After watching this movie I appreciated that it was ominous and a little eerie without relying overmuch on special effects, gore, or exposed female flesh. 

Dark Water is a throwback to much earlier genre films. Instead of overloading the viewer with a million frames per second as some hyperactive films do,  the director lets the story and action play out at its own natural place. 

Near the ending I thought there were a few too many jump scares but most of the film's "horror" comes from a steadily increasing sense of unease and discomfort that wraps the viewer in a cold cloak of weirdness and holds on tightly.

Saturday, March 19, 2022

Lithuania Cancels Covid Vaccine Donation To Bangladesh

Say you are at home. An earnest young woman knocks on your door. She has a petition for you to sign. The woman is also taking donations; a $50 minimum is suggested. 
Perhaps she wants to stop Evil Megacorp Inc. from committing environmental crimes. Maybe she's concerned about sexual, gender, or racial politics. Or maybe this is about a local recall election.

But you have no money to donate. You can't support the cause publicly. Maybe your spouse or parent(s) work(s) for Evil Megacorp Inc. Maybe your local representative has threatened police harassment of petition signers. Maybe you prefer avoiding politics. You don't sign the petition or give money. Angered, this canvasser produces a Molotov cocktail, lights it, and tosses it thru your open door, yelling that "You're either with us or against us!!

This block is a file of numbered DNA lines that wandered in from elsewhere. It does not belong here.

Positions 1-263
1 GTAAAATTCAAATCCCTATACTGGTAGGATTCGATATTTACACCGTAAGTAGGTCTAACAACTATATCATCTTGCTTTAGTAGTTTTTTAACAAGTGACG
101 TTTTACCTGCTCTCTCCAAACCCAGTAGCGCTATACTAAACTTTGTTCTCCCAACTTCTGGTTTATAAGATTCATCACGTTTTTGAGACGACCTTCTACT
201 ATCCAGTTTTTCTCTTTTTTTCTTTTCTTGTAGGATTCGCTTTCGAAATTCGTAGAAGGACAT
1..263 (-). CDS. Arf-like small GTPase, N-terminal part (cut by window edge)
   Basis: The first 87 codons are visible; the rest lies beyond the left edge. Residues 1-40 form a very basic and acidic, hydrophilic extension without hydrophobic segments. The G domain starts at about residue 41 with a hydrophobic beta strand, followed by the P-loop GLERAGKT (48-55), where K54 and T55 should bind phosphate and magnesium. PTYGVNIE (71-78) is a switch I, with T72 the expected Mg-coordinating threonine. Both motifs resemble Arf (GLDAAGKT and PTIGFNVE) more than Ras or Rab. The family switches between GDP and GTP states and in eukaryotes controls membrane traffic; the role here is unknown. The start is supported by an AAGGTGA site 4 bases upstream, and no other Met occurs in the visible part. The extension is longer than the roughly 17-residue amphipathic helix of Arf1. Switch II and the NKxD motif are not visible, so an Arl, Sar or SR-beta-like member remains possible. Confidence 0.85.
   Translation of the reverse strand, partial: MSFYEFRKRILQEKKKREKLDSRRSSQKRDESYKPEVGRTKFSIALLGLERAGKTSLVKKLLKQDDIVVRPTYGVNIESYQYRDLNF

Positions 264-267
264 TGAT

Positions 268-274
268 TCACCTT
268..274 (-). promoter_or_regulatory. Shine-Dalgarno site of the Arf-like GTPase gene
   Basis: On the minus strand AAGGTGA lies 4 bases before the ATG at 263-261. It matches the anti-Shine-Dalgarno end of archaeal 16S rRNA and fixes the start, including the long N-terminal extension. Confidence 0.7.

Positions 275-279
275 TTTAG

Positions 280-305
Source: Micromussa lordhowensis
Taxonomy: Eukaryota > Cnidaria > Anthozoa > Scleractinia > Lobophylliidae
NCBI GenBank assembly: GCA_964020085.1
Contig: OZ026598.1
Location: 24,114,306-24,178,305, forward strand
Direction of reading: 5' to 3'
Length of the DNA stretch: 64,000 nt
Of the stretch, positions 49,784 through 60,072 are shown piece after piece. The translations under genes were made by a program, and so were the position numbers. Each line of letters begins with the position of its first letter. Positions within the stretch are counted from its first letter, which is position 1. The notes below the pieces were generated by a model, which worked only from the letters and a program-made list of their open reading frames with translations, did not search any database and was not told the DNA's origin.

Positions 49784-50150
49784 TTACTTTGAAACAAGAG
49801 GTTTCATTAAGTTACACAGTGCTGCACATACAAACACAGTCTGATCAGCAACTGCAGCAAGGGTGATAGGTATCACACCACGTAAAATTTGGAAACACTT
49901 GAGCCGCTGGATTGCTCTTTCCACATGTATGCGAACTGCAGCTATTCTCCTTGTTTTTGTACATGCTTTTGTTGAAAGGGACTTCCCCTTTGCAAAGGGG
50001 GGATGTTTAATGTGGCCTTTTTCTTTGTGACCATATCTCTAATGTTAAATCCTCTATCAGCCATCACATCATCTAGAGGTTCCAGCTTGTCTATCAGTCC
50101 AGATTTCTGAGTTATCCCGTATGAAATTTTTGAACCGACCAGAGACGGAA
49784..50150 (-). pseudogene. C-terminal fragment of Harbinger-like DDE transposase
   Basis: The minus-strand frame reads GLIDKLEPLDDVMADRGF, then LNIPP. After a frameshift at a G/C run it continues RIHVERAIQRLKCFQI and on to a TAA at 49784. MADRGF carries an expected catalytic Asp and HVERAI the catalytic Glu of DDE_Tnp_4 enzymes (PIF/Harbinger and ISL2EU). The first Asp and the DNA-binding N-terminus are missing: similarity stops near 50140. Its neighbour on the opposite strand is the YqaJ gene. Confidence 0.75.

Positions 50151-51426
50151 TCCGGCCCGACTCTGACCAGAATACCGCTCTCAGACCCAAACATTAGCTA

Or say the canvasser leaves. But the canvasser's husband runs the local sanitation service. No one will pick up your garbage--unless you sign the petition. Are you and your children surviving on church charity? The canvasser's brother-in-law is the church preacher. The preacher tells you that church charity is for petition signers. So you and yours can starve--unless you sign the petition.

Magpies Are Smarter Than You Think

It can be somewhat unsettling to realize that an animal you may think of as a literal birdbrain is, at least within a particular environment or framework, a little smarter than you realized or maybe even a little smarter than you. 
I wasn't surprised that an animal was able to figure out how to remove a foreign object placed upon it.